Lindsborg City Administrator Greg DuMars alerts us to yet another plot by legislators desperate to stem a hemorrhage of red ink in the state budget – again, by soaking local government.
In a memo from City Hall, DuMars said Senate Bill 403 demands that cities send to the state “any revenue for traffic infractions” greater than 10 percent of the city’s general fund, which this year is roughly $2.7 million.
The bill also demands that 70 percent of fines for infractions on state or federal highways be sent to the state.
Plans for this thievery coincide with news that state revenues for February fell another $57 million, leaving the state roughly $50 million in the red – for now. The (fiscal) year ends June 30.
The Legislature last year managed to arrange mirrors and blow enough smoke to resolve a $200 million shortfall through the kind of accounting that would amaze even a hedge fund broker. This included the sale of $400 million in phony highway bonds – phony, as we have noted, because the proceeds won’t build or repair even an inch of road; they are to cover operating deficits created by abolishing income taxes for businesses and wealthy individuals.
Bogus bonds may resolve some bleeding at the treasury, but not all of it.
The bill demanding state theft of local traffic fines reveals the blind desperation of legislators and their leader, Gov. Sam Brownback. Such heists are “an overreach,” says DuMars. The highways are patrolled by local law enforcement.
Infractions are processed through local prosecutors, court clerks, and judges. The state sends no funds for patrol or enforcement. More, the court’s software makes no distinction between a city street or a state or federal road, so there is no record for divvying the difference.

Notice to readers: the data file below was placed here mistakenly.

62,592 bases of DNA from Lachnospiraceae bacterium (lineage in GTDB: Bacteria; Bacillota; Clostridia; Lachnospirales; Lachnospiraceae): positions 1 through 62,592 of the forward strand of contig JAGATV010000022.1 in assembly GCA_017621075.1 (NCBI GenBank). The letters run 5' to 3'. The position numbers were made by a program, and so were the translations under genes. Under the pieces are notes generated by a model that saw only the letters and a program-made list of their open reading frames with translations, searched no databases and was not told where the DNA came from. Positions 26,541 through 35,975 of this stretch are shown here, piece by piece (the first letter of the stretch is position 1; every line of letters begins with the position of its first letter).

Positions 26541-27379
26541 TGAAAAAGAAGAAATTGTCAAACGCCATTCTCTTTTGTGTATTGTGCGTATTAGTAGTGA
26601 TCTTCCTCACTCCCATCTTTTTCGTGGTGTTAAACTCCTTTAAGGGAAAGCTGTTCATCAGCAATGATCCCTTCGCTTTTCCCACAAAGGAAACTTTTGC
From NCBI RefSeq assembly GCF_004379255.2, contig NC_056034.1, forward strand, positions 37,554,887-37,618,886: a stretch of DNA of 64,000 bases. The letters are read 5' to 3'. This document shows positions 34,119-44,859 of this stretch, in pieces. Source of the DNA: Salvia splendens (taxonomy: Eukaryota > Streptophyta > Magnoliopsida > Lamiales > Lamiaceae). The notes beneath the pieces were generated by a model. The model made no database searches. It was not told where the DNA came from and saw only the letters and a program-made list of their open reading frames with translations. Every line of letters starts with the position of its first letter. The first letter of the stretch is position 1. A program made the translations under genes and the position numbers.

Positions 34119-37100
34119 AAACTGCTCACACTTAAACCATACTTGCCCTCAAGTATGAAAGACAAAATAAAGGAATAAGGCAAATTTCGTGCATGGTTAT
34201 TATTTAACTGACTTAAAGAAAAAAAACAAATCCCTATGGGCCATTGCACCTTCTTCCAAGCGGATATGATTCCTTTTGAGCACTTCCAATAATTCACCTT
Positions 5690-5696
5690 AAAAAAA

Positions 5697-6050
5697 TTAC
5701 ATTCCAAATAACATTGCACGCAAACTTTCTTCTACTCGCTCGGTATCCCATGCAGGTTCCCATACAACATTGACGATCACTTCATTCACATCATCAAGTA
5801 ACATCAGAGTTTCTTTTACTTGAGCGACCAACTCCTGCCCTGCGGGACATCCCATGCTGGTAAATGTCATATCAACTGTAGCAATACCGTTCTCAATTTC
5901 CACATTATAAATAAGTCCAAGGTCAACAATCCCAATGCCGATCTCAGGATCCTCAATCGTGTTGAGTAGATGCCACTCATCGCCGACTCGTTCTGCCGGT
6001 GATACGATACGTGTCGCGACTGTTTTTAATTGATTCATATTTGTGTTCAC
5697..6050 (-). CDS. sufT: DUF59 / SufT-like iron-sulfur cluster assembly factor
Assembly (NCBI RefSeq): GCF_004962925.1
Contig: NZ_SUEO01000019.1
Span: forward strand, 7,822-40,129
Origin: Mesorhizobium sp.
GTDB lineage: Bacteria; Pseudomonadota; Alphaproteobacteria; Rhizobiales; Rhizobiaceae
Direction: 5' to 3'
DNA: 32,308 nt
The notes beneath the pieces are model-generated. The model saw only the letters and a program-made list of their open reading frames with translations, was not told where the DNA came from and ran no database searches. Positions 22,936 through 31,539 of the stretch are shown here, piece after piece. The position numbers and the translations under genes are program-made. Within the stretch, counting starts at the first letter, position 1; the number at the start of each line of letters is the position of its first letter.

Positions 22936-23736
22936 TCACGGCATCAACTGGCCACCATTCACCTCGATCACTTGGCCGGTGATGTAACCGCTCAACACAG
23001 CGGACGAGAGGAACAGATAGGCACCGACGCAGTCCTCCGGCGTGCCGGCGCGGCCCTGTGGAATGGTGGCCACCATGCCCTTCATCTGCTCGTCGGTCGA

“This is nothing more than a money grab by the state legislature,”
ON HYPOCRITES AND TAX LIDS
On a related matter, legislators have embraced Senate Bill 316, a tax lid that suffocates local government finance.
It works this way: The governor and the legislature have ordered massive income tax cuts for business and wealthy individuals. The resulting decline in state revenue produced massive budget deficits. Lawmakers seek to resolve the red ink by raiding state agency budgets, especially the highway department, and by stealing revenue otherwise dedicated to cities, counties and school districts.
Denied a share of state funding, local government is pressured to increase spending and, ultimately, taxes. The daily obligations – street maintenance, public safety, emergency services, water, sewer and electric sectors, among others – will not go away. Nor will rising costs and obligations. The liability for any increase rests squarely with legislators, and they know it.
They suppose that a lid on local taxes puts a lid on the state’s trouble. It doesn’t.
It only puts unnecessary pressure on local government and exposes a glaring hypocrisy: lawmakers’ love for the government meddling they profess to hate.
– JOHN MARSHALL